Date: July 2009
Industry sponsors and investigators involved with drug development studies focused on identifying drug-induced liver injury (DILI)
For drugs that have been approved and later withdrawn from the market due to reports of severe liver damage (hepatotoxicity). Some of the damage can be reversed; however, there are rare events where hepatotoxicity is irreversible. Although there are methods for detecting liver damage, it would be more helpful to identify the potential for liver damage earlier in drug development.
Some individuals are susceptible to DILI, while others are not. When researchers looked at previously-collected data, they noticed specific signs of liver damage, such as higher aminotransferase (AT) levels (an enzyme helpful for bilirubin excretion, a process in which the liver excretes bile). Damage to liver cells (hepatocellular injury) is associated with high AT levels, specifically alanine aminotransferase (ALT) and aspartate aminotransferase (AST). However, high AT levels by themselves are not considered precursors of DILI. Rather, high AT levels and impaired bilirubin excretion that cannot be explained by other causes (eg, hepatitis) is an indication that a drug has potential to cause DILI. This observation is known as Hy’s law.
An investigator conducting a clinical trial can use the following criteria as potential indicators for DILIs:
- Treatment group has higher AT levels than the control group (>3x the upper limit for normal, or ULN).
- More subjects in the treatment group have 5x-20xULN, while subjects in the control group do not.
- One or more instances of high total serum bilirubin levels (>2xULN) plus hepatocellular injury with no obvious cause (eg, gall bladder, hepatitis) and criterion #1.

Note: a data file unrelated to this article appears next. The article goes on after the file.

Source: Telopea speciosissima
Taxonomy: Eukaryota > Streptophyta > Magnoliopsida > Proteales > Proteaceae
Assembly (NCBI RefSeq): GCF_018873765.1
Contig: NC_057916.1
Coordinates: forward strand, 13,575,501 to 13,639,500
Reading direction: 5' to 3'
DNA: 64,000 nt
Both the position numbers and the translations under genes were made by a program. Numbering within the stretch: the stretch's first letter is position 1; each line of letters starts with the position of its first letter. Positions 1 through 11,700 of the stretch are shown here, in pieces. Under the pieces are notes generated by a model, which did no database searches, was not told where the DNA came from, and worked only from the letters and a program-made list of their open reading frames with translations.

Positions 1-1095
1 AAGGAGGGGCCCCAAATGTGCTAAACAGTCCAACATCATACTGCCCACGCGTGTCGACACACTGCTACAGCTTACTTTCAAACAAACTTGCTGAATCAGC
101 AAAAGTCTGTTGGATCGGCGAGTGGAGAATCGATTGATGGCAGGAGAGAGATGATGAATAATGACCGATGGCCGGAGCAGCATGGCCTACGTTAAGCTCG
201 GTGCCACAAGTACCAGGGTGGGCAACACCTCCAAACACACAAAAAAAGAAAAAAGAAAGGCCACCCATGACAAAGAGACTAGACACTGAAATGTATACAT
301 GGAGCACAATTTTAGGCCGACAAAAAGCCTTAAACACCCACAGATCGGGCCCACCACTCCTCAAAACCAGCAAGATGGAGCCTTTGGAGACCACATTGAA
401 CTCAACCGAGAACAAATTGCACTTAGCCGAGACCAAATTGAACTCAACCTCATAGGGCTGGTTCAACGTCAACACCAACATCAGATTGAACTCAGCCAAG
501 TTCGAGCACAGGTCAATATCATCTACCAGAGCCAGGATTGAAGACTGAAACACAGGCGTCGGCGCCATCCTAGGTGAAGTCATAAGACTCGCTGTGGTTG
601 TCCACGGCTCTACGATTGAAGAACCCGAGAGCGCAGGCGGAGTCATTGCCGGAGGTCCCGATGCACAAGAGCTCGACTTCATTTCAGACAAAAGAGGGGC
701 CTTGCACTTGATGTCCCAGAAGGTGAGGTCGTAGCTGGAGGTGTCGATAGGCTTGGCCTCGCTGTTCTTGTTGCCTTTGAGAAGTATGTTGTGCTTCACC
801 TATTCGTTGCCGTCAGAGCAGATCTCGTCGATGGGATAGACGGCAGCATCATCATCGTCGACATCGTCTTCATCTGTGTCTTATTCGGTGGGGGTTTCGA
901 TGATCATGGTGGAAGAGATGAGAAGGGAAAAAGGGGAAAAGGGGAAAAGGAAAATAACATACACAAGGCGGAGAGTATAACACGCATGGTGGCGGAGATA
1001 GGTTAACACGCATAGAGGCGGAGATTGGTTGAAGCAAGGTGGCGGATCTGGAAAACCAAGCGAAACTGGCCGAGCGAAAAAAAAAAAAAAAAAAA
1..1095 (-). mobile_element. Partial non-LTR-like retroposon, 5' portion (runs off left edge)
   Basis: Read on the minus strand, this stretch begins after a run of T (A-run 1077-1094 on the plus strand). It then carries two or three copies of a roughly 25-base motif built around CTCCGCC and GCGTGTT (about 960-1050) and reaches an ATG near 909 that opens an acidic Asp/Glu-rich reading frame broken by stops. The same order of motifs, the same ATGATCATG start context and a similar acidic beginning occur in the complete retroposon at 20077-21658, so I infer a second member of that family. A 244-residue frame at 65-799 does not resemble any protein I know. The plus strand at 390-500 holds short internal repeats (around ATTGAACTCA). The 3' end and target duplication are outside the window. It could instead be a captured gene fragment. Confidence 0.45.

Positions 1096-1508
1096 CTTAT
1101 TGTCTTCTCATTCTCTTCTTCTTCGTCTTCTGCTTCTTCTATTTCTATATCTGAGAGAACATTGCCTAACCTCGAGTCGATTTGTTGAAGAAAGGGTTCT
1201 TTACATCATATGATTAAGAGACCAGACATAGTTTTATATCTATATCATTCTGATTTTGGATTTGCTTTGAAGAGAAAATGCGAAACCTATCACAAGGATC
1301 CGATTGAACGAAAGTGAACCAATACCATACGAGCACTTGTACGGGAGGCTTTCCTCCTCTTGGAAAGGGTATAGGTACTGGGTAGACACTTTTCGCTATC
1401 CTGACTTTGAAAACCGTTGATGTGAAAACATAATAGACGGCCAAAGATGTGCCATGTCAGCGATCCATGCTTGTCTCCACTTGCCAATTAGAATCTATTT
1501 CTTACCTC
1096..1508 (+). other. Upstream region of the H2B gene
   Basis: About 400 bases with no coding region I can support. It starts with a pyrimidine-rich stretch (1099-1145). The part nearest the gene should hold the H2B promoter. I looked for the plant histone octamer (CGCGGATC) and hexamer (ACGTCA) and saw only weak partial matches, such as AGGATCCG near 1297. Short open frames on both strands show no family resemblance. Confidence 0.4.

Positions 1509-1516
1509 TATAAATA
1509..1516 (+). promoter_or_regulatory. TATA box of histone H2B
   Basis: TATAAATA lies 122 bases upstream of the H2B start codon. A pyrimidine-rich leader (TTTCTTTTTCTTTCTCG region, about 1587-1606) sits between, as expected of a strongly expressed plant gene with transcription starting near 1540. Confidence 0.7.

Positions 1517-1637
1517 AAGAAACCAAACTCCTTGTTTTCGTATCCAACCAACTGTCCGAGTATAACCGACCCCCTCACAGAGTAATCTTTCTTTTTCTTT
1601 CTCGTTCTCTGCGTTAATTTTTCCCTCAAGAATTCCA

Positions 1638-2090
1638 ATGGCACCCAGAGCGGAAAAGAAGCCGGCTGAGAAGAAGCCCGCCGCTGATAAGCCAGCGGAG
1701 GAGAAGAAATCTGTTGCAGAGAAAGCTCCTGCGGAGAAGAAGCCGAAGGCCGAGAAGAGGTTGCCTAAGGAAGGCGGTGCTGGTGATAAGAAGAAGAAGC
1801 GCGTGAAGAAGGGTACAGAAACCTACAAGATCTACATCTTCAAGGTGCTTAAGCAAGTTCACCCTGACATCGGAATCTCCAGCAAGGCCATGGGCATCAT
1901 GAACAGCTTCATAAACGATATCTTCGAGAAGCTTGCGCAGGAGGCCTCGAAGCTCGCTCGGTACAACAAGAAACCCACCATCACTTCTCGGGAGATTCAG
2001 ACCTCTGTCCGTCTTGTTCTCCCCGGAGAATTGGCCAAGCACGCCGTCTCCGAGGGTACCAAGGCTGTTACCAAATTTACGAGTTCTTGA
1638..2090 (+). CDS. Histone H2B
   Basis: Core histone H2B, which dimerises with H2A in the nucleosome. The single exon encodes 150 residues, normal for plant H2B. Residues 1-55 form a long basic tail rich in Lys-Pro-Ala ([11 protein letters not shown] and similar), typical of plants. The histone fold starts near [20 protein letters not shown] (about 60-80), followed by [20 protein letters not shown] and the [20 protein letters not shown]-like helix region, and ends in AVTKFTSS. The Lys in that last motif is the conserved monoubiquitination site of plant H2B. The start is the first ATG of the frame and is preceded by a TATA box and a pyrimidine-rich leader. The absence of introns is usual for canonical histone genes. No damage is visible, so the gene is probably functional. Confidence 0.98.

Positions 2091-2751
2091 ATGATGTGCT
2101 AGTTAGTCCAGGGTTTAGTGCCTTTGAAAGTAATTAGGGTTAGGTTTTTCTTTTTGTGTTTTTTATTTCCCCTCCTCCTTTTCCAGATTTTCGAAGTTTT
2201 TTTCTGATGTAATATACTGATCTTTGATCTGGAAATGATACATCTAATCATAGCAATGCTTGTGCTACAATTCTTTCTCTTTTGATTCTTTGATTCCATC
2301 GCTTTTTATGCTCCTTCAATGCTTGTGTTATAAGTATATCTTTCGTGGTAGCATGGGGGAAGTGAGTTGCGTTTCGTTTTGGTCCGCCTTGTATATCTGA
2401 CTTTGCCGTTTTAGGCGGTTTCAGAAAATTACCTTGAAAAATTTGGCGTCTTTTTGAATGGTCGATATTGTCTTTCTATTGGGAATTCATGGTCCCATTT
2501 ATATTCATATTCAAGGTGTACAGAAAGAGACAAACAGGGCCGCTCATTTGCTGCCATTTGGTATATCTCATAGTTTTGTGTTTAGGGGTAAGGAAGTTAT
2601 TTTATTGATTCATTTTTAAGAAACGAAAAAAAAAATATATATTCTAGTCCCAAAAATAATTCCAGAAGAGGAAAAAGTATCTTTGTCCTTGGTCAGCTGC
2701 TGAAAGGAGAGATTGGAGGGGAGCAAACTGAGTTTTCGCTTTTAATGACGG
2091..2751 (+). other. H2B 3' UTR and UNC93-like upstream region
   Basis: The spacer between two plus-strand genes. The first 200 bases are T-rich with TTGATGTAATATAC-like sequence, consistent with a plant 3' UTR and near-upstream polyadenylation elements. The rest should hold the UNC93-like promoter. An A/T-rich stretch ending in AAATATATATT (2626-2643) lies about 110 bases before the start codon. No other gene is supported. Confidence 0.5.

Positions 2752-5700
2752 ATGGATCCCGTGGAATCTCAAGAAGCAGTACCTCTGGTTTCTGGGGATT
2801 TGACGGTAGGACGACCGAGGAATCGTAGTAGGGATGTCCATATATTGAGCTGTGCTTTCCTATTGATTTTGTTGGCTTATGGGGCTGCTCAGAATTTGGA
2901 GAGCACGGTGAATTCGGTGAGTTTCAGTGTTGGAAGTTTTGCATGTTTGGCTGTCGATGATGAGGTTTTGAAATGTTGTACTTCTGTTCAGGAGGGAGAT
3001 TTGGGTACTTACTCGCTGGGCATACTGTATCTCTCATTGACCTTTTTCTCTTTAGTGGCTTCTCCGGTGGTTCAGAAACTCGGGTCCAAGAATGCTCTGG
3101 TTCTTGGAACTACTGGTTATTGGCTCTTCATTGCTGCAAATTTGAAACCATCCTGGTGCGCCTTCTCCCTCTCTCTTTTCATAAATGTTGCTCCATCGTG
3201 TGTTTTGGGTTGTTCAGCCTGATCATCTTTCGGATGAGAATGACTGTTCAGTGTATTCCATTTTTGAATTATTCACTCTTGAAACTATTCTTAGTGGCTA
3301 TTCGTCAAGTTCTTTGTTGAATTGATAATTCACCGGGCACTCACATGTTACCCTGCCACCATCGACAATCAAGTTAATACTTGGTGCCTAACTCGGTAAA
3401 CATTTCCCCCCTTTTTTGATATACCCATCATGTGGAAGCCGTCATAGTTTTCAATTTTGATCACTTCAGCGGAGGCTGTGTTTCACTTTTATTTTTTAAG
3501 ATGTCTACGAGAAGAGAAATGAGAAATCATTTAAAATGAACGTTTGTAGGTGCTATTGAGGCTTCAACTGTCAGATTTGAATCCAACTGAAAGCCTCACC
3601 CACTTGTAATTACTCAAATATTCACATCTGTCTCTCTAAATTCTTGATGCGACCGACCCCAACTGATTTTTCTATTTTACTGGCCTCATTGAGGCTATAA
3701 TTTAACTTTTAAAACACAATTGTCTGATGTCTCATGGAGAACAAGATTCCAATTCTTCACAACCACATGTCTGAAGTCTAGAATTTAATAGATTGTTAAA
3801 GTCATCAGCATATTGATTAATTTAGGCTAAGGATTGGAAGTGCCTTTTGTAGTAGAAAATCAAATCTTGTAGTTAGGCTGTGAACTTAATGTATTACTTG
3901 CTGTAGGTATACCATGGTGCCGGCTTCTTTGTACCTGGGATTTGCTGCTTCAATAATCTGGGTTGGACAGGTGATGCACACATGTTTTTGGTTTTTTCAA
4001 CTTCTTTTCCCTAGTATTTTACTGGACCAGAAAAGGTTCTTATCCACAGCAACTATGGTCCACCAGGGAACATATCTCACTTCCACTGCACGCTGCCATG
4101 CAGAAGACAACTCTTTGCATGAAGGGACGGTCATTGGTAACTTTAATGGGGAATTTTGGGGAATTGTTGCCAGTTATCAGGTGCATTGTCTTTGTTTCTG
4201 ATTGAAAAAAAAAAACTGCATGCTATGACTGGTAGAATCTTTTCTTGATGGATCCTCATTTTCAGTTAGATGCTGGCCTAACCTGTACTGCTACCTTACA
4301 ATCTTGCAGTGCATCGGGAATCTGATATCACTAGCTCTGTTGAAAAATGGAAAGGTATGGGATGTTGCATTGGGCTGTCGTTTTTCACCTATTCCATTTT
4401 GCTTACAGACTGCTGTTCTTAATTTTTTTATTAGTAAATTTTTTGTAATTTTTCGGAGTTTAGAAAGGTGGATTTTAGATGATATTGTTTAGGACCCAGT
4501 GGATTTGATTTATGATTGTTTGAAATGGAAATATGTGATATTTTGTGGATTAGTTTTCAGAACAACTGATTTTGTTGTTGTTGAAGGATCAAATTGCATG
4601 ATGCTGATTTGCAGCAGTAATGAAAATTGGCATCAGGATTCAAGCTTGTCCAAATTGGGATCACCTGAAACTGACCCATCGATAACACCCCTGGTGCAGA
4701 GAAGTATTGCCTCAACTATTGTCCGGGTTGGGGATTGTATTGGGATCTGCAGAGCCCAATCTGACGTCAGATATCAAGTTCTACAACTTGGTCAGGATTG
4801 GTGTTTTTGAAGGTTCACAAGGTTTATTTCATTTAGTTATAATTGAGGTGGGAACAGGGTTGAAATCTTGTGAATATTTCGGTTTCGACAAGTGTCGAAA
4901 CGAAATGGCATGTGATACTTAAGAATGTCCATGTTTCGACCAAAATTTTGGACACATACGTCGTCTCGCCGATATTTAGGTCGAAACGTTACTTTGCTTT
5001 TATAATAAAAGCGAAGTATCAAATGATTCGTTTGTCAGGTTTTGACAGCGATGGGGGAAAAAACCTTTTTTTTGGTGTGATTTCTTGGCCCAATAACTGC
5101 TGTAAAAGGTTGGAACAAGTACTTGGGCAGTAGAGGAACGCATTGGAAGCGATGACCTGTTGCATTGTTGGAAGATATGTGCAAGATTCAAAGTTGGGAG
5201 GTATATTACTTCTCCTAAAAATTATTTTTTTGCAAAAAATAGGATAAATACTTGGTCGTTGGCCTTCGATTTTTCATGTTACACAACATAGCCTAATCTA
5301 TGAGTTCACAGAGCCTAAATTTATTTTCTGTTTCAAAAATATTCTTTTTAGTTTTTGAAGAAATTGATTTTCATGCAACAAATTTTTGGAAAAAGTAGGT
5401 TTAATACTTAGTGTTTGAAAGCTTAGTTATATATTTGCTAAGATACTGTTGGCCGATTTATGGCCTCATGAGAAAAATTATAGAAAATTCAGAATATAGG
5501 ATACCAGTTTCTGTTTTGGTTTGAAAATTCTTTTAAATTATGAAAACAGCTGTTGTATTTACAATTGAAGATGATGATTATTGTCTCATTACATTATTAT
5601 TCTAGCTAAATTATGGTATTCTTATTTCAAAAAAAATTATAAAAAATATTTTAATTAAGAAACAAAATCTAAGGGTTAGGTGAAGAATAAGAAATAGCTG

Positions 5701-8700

These criteria are not always indicators of DILI; for example, aspirin can produce higher AT levels >3ULN.
For investigators conducting clinical trials, the guidance suggests the following:
- Subjects with stable pre-existing liver disease intended to be included in the later phases of clinical trials should be thoroughly screened first to ensure that liver function (eg, bilirubin) is not impaired.
- Periodically monitor subjects for abnormal liver symptoms (nausea, fatigue, fever, discomfort in upper right abdomen) as these may appear before the diagnostic tests identify abnormal levels of liver enzymes. Monitor subjects more frequently (including repeat tests) if the clinical trials are shorter or show results that suggest abnormal liver function.
- If an investigator suspects the abnormal test results may be possible DILI, the investigator should monitor the subject closely, gathering additional information that would help rule out other possible causes of the liver injury (eg, hepatitis, alcohol use, concomitant medications, cardiovascular diseases). If closer monitoring includes assessments not listed in the protocol, the investigator should document this information in the case report and continue monitoring the subject until normal test results occur.
- An investigator can discontinue drug administration while continuing to monitor the subject based on the following FDA guidelines:
- ALT or AST>8xULN
- ALT or AST>5xULN for more than 2 weeks
- ALT or AST>3xULN and (TBL>2xULN or INR>1.5)
- ALT or AST>3xULN plus abnormal liver symptoms
The decision to withdraw study drug, wait, then administer study drug again (rechallenge) depends on a risk/benefit consideration conducted by an institutional review board.
Notify the FDA of any suspected adverse event that follows Hy’s law, even if subsequent assessment identifies another cause.
The FDA includes a recommended list of liver function tests, analyses, and means of documenting information during clinical trials that may help identify DILIs.
This guidance is useful for investigators attempting to identify signals indicative of DILI earlier in drug development, potentially avoiding the situation of having an approved drug removed from the market because of DILI. What is more interesting, though, is the research stimulated by the FDA’s Critical Path Initiative that is attempting to identify biomarkers and other factors that would help predict what types of individuals would be susceptible to DILI. Initial results appear promising; however, more research is needed.
For more information on this issue, contact the Kulkarni Law Firm.